Original article at the Times
Camden was happening – and soon my career was, too
Interview by Caroline Rees
I never anticipated living in Camden Town. As an 18-year-old, I’d gone to the Crush nights at the Electric Ballroom, so I thought this part of north London was a place for students and people wearing tie-dye T-shirts. But I found a fantastic little house with a roof terrace in a gorgeous, very urban row of workmen’s cottages on Prowse Place, a cobbled mews tucked away between Camden and Kentish Town. I bought No 7 in 2001 and lived there for five years. I had Baz Bamigboye on one corner and Amy Winehouse on another.
The house was suffused with glorious morning light on one side and evening sun on the other. It was close to the railway line; the arches were just down the street. It felt quite Dickensian, and I loved it.
Someone before me had cleverly inverted the house – you walked upstairs to the kitchen and the sitting room, which was open-plan, so it had a Manhattan-loft feel. It had a warm reddish wooden finish, with a fixed ladder through a hole in the roof to the terrace. I used to have friends round for barbecues and parties up there.
The kitchen felt a bit like a ship’s galley, with exposed beams and a burnished orange colour. Downstairs, it had one bedroom and a bathroom. I gave the place a lick of paint, but left it pretty untouched. My biggest purchase was a sofa from Heal’s, but my best was a darkwood table and chairs for £60 from a local junk shop. I still have them.
I was away filming a lot. I was up in Manchester making The Forsyte Saga, which was great, as I was able to get across to watch Liverpool play at weekends. I grew up in north London, so I should really be a Gooner [Arsenal fan], but my dad was more of a rugby man, so I was left to my own devices. I started supporting Liverpool because, in the late 1970s, they were the kings of Europe and had all the glam players.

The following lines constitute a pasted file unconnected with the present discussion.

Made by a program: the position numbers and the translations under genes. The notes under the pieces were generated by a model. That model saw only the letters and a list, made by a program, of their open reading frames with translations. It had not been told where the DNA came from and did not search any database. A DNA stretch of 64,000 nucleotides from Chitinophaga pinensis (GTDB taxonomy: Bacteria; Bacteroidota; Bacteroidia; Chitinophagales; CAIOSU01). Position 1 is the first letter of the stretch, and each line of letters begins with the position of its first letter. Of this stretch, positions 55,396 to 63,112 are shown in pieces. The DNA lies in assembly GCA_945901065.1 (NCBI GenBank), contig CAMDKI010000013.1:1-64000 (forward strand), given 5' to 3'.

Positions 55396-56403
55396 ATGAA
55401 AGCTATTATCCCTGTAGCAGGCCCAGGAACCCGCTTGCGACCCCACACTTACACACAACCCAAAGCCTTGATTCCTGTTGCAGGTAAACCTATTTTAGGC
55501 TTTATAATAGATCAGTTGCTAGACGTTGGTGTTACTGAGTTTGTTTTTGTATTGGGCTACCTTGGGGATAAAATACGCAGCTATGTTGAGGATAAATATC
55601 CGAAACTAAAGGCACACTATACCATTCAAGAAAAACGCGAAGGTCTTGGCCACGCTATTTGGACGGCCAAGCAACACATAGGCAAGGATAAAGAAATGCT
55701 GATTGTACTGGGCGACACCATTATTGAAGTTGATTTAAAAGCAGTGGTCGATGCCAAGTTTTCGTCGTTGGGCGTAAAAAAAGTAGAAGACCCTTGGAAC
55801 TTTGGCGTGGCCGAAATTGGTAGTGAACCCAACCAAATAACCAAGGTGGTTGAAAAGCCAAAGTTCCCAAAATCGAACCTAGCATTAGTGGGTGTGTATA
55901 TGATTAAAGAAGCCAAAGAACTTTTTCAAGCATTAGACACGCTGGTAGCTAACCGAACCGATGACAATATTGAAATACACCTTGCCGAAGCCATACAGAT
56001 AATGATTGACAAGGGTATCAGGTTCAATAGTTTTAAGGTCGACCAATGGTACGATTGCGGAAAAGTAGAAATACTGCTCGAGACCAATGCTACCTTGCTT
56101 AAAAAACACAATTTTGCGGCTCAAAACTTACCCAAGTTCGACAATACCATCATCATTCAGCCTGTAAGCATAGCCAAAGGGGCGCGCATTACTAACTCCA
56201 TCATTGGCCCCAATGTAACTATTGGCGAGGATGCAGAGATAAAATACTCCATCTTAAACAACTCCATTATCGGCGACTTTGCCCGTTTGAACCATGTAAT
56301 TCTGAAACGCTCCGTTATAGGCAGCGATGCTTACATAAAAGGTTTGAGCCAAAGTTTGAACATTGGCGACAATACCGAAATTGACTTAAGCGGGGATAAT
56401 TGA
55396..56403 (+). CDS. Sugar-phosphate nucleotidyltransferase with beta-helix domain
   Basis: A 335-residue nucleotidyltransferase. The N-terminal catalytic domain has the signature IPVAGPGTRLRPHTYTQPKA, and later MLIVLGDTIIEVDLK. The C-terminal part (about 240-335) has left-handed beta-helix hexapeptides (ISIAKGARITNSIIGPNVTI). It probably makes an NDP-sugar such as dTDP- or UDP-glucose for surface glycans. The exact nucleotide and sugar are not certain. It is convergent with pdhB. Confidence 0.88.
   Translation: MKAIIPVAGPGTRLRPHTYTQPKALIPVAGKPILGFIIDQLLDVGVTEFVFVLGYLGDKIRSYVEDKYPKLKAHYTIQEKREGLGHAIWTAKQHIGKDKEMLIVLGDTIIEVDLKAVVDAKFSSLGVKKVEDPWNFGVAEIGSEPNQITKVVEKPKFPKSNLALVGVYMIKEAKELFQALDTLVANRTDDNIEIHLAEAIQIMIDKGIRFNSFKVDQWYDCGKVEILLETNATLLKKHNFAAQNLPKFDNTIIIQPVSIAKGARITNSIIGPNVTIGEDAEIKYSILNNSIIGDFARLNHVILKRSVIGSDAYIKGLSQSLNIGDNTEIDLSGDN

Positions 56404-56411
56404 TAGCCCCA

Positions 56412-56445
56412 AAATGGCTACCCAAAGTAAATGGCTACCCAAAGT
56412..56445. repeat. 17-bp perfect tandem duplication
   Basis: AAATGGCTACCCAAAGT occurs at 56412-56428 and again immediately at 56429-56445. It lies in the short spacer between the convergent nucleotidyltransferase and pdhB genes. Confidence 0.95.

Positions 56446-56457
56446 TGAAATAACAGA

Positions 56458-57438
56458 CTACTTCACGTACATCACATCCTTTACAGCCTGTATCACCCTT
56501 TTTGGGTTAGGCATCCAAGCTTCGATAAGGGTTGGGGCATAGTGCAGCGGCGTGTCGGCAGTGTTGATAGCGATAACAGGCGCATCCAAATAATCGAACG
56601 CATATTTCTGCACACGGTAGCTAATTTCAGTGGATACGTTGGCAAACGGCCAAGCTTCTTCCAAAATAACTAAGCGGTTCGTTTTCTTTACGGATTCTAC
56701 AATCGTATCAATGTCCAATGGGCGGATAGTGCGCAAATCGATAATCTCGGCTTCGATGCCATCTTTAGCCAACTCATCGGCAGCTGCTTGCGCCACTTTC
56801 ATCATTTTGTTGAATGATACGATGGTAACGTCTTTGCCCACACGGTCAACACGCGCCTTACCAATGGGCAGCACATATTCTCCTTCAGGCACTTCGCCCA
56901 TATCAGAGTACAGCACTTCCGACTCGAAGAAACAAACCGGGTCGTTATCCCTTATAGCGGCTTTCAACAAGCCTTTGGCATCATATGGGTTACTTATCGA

Filming Dreamcatcher in 2002 was a slightly lonely experience. It took four months to make in Canada, and tanked terribly, so I didn’t get much joy out of that. Then I lived in New York for six months in 2004 when I was making Keane, a film I’m proud of.
I stayed on Christopher Street, in the West Village, in a classic old New York building with an iron fire escape, and lived the life of a single man in a bedsit, which was a lot of fun. Manhattan has an intensity because of its density – it never really closes down, and you can walk everywhere.
Camden, too, has its own particular bustle. Sometimes I would walk home and find litter all over the street where someone had been through the rubbish, and at other times I’d be popping round the corner to Whole Foods. There was also a little club at the beginning of my time there, which Coldplay used to go to.
I was having a sports-car moment when I lived there. I had a racing-green TVR, which I loved, even though it never started when I wanted it to.
And I rode my bicycle a lot. It was fun to bomb along the Regent’s Canal to see friends in Hackney. I love the canal as a feature of the London landscape. People don’t realise how far you can travel along it.
I had a fabulous time living there. I’d made Band of Brothers and had a career in America, so I was enjoying the fruits of that. And I met my wife, Helen [McCrory], towards the end of my time there, which is why I moved out. The house was just too small.
Damian Lewis stars in the film Will, which will be released on Friday.